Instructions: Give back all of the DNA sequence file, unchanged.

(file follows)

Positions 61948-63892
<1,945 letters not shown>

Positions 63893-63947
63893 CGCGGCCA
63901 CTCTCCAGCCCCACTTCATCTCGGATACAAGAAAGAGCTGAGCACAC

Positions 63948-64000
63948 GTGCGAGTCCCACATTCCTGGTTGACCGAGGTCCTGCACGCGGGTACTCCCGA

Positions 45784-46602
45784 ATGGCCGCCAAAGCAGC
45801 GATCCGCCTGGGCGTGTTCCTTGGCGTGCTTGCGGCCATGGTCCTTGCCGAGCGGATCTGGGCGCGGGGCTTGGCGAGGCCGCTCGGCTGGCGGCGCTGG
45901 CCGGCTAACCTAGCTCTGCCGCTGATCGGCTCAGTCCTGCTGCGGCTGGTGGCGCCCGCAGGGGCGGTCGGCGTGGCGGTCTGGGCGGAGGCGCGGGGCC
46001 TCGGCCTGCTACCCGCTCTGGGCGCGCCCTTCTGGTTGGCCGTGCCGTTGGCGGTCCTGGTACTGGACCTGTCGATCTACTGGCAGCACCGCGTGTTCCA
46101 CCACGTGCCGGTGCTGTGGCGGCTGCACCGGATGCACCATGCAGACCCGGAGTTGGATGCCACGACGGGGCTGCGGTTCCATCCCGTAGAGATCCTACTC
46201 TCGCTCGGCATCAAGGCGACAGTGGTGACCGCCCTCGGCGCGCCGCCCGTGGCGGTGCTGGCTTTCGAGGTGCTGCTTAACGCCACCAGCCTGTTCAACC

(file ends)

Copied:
Positions 61948-63892
<1,945 letters not shown>

Positions 63893-63947
63893 CGCGGCCA
63901 CTCTCCAGCCCCACTTCATCTCGGATACAAGAAAGAGCTGAGCACAC

Positions 63948-64000
63948 GTGCGAGTCCCACATTCCTGGTTGACCGAGGTCCTGCACGCGGGTACTCCCGA

Positions 45784-46602
45784 ATGGCCGCCAAAGCAGC
45801 GATCCGCCTGGGCGTGTTCCTTGGCGTGCTTGCGGCCATGGTCCTTGCCGAGCGGATCTGGGCGCGGGGCTTGGCGAGGCCGCTCGGCTGGCGGCGCTGG
45901 CCGGCTAACCTAGCTCTGCCGCTGATCGGCTCAGTCCTGCTGCGGCTGGTGGCGCCCGCAGGGGCGGTCGGCGTGGCGGTCTGGGCGGAGGCGCGGGGCC
46001 TCGGCCTGCTACCCGCTCTGGGCGCGCCCTTCTGGTTGGCCGTGCCGTTGGCGGTCCTGGTACTGGACCTGTCGATCTACTGGCAGCACCGCGTGTTCCA
46101 CCACGTGCCGGTGCTGTGGCGGCTGCACCGGATGCACCATGCAGACCCGGAGTTGGATGCCACGACGGGGCTGCGGTTCCATCCCGTAGAGATCCTACTC
46201 TCGCTCGGCATCAAGGCGACAGTGGTGACCGCCCTCGGCGCGCCGCCCGTGGCGGTGCTGGCTTTCGAGGTGCTGCTTAACGCCACCAGCCTGTTCAACC